Applications are now open for this two-day conference exploring various aspects of witchcraft and magic from the medieval period (broadly defined) to the modern (to 1930). The conference will be held in the historic city of York, kindly hosted by the Centre for Renaissance and Early Modern Studies.
Applications should speak on the panels listed below, as well as individual submissions and
suggestions for additional panels.
Potential themes include, but are not limited to:
- Magic/witchcraft and material culture
- Magic/witchcraft and storytelling: verbal, testamentary, literary
- Regional/temporal comparisons
- Practices and discourses beyond the European / Christian paradigm
- Animals and the supernatural
- Space and place
- Social impacts of witchcraft and magic
Submissions are encouraged from PGRs, ECRs and established academics. Please send your paper title and 250 word abstract to email@example.com and firstname.lastname@example.org. The deadline to
apply is 2nd May 2023 (flexible).
Pre-decided panels include (we welcome applications to speak on all of these):
- Witchcraft or Counter-witchcraft? Just a Matter of Opinion!
The perception of witchcraft and what constitutes an act of witchcraft has changed
throughout the centuries. From a heresy that needed to be obliterated to the
fashionable occult power of the educated echelons of society that needed to be
cherished, witchcraft has been perceived differently according to cultural
background, social status, and historical periods. More specifically, what was perceived as an act of witchcraft (symbolising attack) by some, was perceived as an act of counter-witchcraft (symbolising protection) by others. This panel would like to interrogate this dichotomous perception.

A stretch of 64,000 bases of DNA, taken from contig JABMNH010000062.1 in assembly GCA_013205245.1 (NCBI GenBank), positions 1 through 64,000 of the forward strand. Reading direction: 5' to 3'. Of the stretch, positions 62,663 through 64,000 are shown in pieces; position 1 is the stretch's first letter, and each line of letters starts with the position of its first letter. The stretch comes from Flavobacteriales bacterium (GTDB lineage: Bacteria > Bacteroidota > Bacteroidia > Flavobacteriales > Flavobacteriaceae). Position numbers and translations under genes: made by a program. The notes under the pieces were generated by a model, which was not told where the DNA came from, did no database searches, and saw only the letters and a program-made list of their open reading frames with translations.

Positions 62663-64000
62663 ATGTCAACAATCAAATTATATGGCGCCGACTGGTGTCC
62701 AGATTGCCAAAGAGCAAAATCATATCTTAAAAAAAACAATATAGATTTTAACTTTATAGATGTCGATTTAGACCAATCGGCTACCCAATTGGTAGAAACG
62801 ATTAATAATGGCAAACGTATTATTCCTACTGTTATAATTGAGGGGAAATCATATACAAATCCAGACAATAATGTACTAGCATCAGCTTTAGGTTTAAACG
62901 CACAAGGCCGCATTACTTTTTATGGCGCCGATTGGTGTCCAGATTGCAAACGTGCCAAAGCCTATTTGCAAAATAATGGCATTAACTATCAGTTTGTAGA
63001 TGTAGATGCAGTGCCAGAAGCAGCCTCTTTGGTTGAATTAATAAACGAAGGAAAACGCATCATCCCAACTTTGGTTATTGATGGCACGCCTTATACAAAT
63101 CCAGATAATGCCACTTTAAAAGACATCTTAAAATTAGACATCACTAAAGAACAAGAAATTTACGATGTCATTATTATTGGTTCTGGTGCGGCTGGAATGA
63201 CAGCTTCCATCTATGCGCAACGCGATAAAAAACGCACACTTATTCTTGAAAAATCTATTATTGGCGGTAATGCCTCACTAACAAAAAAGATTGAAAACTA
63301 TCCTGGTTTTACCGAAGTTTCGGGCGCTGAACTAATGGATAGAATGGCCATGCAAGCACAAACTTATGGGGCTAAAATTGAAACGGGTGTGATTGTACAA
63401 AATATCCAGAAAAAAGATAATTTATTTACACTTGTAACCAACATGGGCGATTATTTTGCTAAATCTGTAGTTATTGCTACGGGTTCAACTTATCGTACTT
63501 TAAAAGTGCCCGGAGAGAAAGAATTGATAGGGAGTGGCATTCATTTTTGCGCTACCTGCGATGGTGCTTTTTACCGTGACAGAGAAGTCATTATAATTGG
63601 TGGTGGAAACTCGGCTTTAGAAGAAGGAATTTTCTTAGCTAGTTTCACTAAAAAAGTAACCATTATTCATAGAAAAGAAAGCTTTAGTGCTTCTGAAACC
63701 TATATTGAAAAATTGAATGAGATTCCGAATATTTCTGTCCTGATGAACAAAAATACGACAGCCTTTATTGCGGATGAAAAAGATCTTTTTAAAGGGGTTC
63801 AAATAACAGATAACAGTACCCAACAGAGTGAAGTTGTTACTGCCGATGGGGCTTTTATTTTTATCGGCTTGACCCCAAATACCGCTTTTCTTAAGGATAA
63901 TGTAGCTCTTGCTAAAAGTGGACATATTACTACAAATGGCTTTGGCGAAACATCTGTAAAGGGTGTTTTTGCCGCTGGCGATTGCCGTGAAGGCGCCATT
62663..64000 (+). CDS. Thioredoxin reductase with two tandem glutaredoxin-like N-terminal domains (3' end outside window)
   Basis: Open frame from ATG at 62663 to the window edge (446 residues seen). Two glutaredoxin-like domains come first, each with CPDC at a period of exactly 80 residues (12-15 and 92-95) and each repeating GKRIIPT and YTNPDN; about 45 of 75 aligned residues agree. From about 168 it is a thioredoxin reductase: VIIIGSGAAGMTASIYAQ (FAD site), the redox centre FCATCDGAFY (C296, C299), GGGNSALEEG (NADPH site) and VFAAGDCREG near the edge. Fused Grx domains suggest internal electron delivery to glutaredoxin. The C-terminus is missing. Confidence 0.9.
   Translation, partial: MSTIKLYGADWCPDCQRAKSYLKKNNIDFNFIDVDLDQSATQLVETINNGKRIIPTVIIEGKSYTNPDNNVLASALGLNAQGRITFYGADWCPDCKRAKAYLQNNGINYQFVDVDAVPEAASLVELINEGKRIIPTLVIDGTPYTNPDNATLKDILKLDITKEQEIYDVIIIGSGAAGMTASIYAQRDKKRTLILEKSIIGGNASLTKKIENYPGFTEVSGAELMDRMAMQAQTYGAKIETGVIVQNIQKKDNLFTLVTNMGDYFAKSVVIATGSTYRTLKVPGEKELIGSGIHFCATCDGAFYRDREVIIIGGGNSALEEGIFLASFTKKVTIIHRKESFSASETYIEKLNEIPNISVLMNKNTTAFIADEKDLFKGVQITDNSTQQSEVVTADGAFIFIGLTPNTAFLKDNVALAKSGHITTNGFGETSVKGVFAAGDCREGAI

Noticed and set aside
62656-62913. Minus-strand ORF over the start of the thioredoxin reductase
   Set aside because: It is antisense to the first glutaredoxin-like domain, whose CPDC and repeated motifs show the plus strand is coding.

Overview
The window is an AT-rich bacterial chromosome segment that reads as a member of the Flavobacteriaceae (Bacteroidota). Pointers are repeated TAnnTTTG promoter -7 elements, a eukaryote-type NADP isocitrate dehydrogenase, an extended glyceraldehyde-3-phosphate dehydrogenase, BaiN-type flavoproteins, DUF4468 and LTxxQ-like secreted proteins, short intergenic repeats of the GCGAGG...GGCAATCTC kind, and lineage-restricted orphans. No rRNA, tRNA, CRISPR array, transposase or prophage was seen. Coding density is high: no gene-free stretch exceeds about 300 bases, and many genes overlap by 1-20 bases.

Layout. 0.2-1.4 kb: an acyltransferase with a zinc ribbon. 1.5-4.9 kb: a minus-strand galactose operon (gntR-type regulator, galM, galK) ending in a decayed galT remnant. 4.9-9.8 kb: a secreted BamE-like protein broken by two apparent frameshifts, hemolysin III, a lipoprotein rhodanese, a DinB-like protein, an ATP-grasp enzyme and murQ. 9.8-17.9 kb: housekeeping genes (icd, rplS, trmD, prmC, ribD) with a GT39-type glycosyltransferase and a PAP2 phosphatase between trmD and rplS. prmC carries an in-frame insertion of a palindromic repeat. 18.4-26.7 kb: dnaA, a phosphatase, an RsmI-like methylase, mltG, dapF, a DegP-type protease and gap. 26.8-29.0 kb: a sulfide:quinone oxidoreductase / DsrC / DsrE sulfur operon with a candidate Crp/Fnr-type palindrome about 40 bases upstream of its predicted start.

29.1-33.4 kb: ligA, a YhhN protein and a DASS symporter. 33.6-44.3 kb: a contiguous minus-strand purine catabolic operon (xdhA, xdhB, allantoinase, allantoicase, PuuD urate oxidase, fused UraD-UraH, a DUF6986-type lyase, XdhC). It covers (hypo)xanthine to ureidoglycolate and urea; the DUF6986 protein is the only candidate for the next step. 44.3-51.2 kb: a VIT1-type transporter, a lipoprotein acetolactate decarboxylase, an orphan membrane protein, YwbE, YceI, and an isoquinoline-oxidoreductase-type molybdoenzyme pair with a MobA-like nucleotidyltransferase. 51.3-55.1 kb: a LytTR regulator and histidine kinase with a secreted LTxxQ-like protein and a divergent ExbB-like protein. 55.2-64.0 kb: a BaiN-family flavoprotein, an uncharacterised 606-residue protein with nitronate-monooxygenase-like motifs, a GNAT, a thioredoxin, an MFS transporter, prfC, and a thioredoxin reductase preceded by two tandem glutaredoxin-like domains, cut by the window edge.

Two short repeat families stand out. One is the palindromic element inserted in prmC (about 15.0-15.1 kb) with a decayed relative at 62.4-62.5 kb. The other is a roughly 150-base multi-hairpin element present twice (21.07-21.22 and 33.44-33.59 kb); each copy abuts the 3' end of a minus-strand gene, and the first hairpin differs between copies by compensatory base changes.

- Witchcraft and Counter-witchcraft: material culture and ritual toolkits
The physical manifestation of witchcraft and counter-witchcraft beliefs throughout
the centuries has produced ritual ‘toolkits’ made up by charms, effigies, amulets,
botanicals and many other objects connected to specific worldviews, landscapes and
environments. Although many of these objects have been identified in the
documentary evidence and a few have been found through archaeological evidence,
many others still remain hidden in obscurity. This panel would like to expand the discourse on the material culture associated with witchcraft and counter-witchcraft through the comparison of evidence collected from a range of sources. Papers engaging with how such items are interpreted and displayed in museums and collections are also welcome.
- Space and place: The impact of the environment on fear, hope and belief
What role does physical space have on reactions to, and belief in, magic and
witchcraft? Shakespeare portrayed supernatural occurrences as largely happening in
marginal places: moors, woodland and outside city boundaries. Is this an accurate
representation of lived experiences of magic? Do social and physical marginalization
overlap? How do changes in the environment affect people’s behaviour and beliefs?
This panel will explore what a geographical approach can tell us about humans’
relationship with the supernatural.
- Tolerance and deviance
Benjamin Kaplan introduced the idea of ‘religious pragmatism’, arguing that, in the
wake of the Protestant Reformation, people in divided communities still had to rub
along with their supposedly heretical neighbours. Can this concept be applied to
practitioners of magic as well? Scholarly focus has often been on the persecution and
marginalisation of deviant individuals, but this may only be part of the story.
This panel will explore instances of tolerance and acceptance of witchcraft and
magic. We welcome scholars to approach this topic from any angle, ranging from
archaeological evidence to jurisprudence, and history to literature.